5 Slip-Ups That Can Roadblock Your New Business

Are you an entrepreneur? Don’t make these mistakes—if you want to be successful.
June 6, 2015

Half of new U.S. companies fail in their first five years, according to Gallup. Expand the timeframe out to 10 years and the failure rate reaches 70 percent. Anyone can declare themselves an entrepreneur. No qualifications are required.

Without the proper skills, though, entrepreneurs often make five mistakes that can put their business at risk:

1. Insistence on autonomy: In the startup phase, the company is all about you. Your fingerprints are on everything, and there is very little you don’t know and aren’t directing. After this phase, an entrepreneur’s insistence on autonomy can hinder the company’s ability to respond quickly and intelligently to challenges it faces. In the growth phase, you simply can’t do it all, and it’s foolish to keep believing that you can.

2. Unwillingness to build structure: Entrepreneurs need to surround themselves with a strong executive team—or, at least, a steady right-hand individual—to ensure the company’s success. Too many business owners fail to create the kind of structure that produces good leadership decisions within a managerial team.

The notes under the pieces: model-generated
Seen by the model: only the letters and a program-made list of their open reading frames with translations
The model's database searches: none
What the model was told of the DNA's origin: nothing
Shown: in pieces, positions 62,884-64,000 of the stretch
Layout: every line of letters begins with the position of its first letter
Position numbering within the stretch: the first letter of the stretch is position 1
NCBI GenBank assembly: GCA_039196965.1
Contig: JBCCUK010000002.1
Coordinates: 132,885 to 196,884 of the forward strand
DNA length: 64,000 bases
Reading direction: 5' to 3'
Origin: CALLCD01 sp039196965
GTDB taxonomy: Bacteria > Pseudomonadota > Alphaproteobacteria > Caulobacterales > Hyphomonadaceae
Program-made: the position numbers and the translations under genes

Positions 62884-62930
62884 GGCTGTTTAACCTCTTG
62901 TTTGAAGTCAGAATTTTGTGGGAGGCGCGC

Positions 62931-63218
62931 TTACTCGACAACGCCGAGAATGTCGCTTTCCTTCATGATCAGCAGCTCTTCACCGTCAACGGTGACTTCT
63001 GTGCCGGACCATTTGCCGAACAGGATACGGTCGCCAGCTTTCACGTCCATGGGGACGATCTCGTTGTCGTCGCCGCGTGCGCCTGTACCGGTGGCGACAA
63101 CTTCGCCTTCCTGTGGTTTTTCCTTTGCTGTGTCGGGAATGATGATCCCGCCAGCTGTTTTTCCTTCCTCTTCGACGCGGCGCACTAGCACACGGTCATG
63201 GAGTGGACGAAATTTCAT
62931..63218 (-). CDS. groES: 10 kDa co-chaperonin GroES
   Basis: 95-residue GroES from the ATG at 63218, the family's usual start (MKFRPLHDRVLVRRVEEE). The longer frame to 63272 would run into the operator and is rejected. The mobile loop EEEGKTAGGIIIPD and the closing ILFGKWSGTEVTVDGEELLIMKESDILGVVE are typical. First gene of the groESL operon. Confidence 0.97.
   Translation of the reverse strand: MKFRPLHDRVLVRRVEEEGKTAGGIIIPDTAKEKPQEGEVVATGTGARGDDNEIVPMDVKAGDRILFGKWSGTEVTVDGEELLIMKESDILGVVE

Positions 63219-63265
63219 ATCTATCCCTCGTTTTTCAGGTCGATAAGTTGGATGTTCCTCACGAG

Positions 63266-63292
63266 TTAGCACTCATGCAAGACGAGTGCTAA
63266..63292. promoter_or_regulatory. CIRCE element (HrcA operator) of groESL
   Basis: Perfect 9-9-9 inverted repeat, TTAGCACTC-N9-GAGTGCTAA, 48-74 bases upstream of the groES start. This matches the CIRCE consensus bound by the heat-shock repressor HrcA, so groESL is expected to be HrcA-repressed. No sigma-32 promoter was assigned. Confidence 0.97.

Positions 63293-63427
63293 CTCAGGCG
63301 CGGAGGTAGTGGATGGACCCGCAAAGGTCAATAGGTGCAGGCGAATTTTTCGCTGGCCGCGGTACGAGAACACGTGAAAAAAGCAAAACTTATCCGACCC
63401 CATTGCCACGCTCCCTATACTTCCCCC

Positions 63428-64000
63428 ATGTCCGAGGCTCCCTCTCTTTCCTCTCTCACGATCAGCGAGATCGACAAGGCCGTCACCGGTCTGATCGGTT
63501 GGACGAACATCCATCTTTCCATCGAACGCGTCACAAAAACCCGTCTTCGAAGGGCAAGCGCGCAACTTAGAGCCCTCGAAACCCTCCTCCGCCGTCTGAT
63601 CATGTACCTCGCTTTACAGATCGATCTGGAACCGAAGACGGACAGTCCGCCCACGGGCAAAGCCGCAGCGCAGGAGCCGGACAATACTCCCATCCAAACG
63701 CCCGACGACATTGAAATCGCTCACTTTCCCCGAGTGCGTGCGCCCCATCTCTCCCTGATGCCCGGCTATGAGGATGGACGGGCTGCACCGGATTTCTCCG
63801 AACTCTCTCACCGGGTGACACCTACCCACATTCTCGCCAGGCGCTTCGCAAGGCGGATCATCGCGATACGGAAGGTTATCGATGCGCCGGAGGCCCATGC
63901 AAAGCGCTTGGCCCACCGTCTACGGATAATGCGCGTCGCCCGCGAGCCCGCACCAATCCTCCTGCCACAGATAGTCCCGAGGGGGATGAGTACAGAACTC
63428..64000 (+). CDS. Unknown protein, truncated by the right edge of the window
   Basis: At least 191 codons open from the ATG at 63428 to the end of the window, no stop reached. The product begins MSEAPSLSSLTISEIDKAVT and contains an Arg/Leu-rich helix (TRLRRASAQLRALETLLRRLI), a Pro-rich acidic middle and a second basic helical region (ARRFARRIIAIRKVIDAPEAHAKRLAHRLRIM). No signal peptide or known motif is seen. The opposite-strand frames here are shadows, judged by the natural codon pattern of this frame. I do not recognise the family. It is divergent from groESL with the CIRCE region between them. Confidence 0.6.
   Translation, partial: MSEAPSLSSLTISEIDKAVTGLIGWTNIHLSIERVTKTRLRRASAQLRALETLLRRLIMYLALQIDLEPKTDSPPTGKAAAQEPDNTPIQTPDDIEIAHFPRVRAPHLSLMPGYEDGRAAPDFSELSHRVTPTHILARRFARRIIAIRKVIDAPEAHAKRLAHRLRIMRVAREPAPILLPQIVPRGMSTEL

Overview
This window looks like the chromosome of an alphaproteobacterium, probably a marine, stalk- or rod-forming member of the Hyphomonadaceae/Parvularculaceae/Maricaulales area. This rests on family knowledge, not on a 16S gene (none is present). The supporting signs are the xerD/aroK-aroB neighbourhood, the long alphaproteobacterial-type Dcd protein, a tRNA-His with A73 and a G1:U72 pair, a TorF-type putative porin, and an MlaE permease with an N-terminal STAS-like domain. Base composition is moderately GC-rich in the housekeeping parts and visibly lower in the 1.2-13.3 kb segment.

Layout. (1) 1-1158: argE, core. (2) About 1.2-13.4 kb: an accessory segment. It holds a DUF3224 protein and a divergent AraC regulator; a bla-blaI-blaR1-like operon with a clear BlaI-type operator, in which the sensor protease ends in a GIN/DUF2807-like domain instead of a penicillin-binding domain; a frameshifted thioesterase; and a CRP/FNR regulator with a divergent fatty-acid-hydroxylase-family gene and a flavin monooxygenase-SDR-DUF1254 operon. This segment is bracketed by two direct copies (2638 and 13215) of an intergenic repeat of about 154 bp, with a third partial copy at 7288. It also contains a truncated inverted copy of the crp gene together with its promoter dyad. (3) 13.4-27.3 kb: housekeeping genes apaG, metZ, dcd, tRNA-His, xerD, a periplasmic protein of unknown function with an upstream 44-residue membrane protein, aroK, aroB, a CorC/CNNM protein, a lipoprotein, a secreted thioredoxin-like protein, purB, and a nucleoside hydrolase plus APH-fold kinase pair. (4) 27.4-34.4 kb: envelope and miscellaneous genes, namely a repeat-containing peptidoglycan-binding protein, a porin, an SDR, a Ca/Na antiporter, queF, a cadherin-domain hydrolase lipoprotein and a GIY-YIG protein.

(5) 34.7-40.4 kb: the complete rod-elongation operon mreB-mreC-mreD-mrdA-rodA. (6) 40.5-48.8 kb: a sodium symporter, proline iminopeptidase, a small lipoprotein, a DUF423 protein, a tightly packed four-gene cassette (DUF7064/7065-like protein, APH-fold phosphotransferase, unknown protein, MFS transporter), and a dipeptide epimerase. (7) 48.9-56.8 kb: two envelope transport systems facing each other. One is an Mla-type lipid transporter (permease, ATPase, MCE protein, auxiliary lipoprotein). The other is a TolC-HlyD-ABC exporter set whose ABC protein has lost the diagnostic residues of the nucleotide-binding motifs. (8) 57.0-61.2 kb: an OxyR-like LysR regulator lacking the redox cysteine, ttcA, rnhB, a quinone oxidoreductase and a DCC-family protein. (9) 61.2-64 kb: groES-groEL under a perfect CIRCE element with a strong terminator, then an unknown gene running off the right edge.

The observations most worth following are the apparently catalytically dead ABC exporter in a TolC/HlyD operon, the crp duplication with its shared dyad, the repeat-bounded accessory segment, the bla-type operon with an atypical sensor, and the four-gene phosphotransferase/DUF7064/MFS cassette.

3. Lack of financial leadership: Entrepreneurs by definition take risk when they make the decision to start their own business. Those who are not financially literate need the direct support of a financial expert to ensure they receive the advice and input needed in their organization.

4. Inability to tolerate boredom: While starting a business is exhilarating, the day-to-day operation of it may pale in comparison. Some entrepreneurs either start new companies or abruptly make changes in their current companies to keep their own level of excitement high, which creates significant trouble for the business.

5. Failure to engage in self-examination: Be aware of your own strengths and weaknesses—the same things you gauge in your employees.

Find out why following conventional wisdom when starting a business is a deadly trap—and how you can defy the odds.


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